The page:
“The worst hit are the lower economic strata of the society, the extremely poor with no access to education, who do not know how to approach the Police and other social organisations. They are farm labourers or daily wage farmers, and these criminal gangs have figured out that they can very easily steal these children and get away with it. They are like goods to them because they are using them for slavery, prostitution, illegal adoption, illegal organ trade.”

An avid reader, Tejpal studied various research journals on child kidnapping, vigilantism and surrogacy.

“Once Gaurav came on board, we did extensive on-ground research where we met cops and journalists who have been following these stories for decades. Both of us visited villages where such incidents had taken place. We also met several perpetrators, who of course did not agree to their crimes,” says the director who has been an assistant director to Rajkumar Hirani, Prakash Mehra and Vinod Chopra.

He however adds that they were not able to meet any victims. “While in my film, I have taken the softer route where the child is finally found, in most cases, it does not work out that way.

Through their actor Mia, they accessed the surrogacy hostels where 40 women were living together as surrogates. Some of them had been surrogates two or three times in their lives.

“I am talking about pre-2021 before the government passed a law against it,” says the filmmaker who moved to Goa during the Pandemic.

Stressing that he is always deeply involved in the writing aspect and that is the only way he gets into a project, Tejpal says he has mostly learnt on the job, though for a year he moved to New York to do a course at the New York Film Academy in the US.

“More than learning the craft, which anyway, I believe that as a director, you can only hone and not really ‘learn’, the time spent there opened my eyes to World Cinema, something I did not know much about. Therein I started my education by watching and reading,” he remembers.

The director who looks up to the works of Iranian filmmaker Asghar Farhadi and Japanese director Hirokazu Kore-eda, feels everyone has their own personal style, voice and vision, thus there cannot be a set curriculum for teaching cinema.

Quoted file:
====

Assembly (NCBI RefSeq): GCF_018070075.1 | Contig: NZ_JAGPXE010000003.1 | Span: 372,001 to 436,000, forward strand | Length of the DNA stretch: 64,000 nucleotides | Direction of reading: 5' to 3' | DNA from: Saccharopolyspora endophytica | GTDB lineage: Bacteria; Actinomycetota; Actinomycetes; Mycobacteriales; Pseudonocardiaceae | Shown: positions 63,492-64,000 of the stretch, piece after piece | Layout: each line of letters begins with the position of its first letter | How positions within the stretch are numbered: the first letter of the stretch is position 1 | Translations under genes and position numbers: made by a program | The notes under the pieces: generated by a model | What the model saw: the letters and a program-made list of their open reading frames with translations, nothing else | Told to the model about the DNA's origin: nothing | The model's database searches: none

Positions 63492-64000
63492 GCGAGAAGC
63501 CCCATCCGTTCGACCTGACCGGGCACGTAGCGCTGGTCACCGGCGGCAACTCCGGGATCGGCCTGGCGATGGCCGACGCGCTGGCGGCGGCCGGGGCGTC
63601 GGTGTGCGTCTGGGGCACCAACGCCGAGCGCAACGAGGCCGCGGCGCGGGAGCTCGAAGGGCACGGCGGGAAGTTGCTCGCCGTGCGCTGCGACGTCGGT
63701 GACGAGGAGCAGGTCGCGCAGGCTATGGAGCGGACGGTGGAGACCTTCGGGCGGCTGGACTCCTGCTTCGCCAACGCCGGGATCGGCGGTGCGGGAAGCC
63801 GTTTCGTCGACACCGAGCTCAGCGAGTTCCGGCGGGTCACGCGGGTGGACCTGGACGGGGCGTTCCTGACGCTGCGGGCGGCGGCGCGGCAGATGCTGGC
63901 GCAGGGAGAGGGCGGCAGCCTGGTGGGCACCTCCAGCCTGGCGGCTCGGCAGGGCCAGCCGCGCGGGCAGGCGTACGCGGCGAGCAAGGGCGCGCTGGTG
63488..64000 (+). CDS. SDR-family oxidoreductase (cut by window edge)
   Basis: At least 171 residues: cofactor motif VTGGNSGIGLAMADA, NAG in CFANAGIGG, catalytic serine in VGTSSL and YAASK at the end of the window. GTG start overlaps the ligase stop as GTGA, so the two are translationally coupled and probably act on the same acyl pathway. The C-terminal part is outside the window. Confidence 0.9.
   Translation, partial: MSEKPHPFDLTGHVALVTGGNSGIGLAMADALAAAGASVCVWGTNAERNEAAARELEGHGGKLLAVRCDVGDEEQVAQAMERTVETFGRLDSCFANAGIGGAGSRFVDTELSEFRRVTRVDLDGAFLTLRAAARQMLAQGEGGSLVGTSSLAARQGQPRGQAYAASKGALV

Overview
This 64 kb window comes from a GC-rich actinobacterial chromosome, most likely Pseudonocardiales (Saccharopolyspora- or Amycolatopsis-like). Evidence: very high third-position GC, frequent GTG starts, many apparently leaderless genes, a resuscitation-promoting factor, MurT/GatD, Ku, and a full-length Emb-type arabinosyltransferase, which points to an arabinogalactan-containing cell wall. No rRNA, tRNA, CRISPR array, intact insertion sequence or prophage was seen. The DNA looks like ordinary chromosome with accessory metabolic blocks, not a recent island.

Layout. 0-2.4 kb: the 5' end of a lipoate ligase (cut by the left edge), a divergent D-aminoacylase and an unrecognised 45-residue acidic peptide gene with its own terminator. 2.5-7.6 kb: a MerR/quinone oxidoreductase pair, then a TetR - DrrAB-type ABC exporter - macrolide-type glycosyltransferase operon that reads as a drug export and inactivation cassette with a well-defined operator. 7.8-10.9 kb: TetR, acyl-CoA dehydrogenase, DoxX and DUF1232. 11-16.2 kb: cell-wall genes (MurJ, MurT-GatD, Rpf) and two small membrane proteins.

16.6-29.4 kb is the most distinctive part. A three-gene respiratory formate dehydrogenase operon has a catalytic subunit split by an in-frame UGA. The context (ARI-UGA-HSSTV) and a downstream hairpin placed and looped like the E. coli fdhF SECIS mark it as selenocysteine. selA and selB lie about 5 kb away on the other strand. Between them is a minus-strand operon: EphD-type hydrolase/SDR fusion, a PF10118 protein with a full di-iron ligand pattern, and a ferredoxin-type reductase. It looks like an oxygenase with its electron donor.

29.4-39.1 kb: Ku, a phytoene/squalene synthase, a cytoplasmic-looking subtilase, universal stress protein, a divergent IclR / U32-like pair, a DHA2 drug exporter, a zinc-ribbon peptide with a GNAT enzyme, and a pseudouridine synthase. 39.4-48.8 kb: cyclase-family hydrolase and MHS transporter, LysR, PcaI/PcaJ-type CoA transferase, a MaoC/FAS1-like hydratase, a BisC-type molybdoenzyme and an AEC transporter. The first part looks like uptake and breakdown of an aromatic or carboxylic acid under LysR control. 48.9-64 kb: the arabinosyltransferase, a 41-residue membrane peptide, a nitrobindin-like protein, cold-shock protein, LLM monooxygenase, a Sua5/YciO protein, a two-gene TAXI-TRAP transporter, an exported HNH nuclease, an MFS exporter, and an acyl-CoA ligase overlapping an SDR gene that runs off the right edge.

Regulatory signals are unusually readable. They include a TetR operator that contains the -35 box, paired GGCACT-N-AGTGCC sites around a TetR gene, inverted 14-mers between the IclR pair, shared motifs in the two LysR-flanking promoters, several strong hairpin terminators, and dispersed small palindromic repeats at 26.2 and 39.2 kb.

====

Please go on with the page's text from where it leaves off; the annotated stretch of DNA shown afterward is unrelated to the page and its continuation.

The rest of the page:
All set to start his next directorial venture, titled ‘Nisar which is set in a small village in Haryana and revolves around honour killings, he says it is Romeo and Juliet turned on its head.

“I have carried this project for more than 10 years in my head. Shockingly, we live in a society where young, do not have the freedom to love, and things can go to the extent that they can get killed for doing that.

In his next, the star-crossed lovers, make several sacrifices and make life-altering choices. make life-altering choices.

“When they are faced with a choice to die or to kill to survive, unlike normal circumstances, here the couple end up murdering the boys' brothers and escape. Everything happens in a ‘dark space’, a space I find very enigmatic.

Deeply believing in the power of genre filmmaking, where one can use the genre and the excitement, and ‘entertainment’ and hide within its folds what he wants to talk about, Tejpal says: “The moment I step out of my house, so many stories encounter me. How can I not tell them, but in my way,” stresses the director who writes screenplays for others whenever he needs a break from direction.

Believing that every film should be a ‘cinema of conscience,’ he concludes that he tells stories that affect him deeply.

Source: IANS

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Karan Tejpal's 'Stolen’, about missing girl children, only Indian film headed for Venice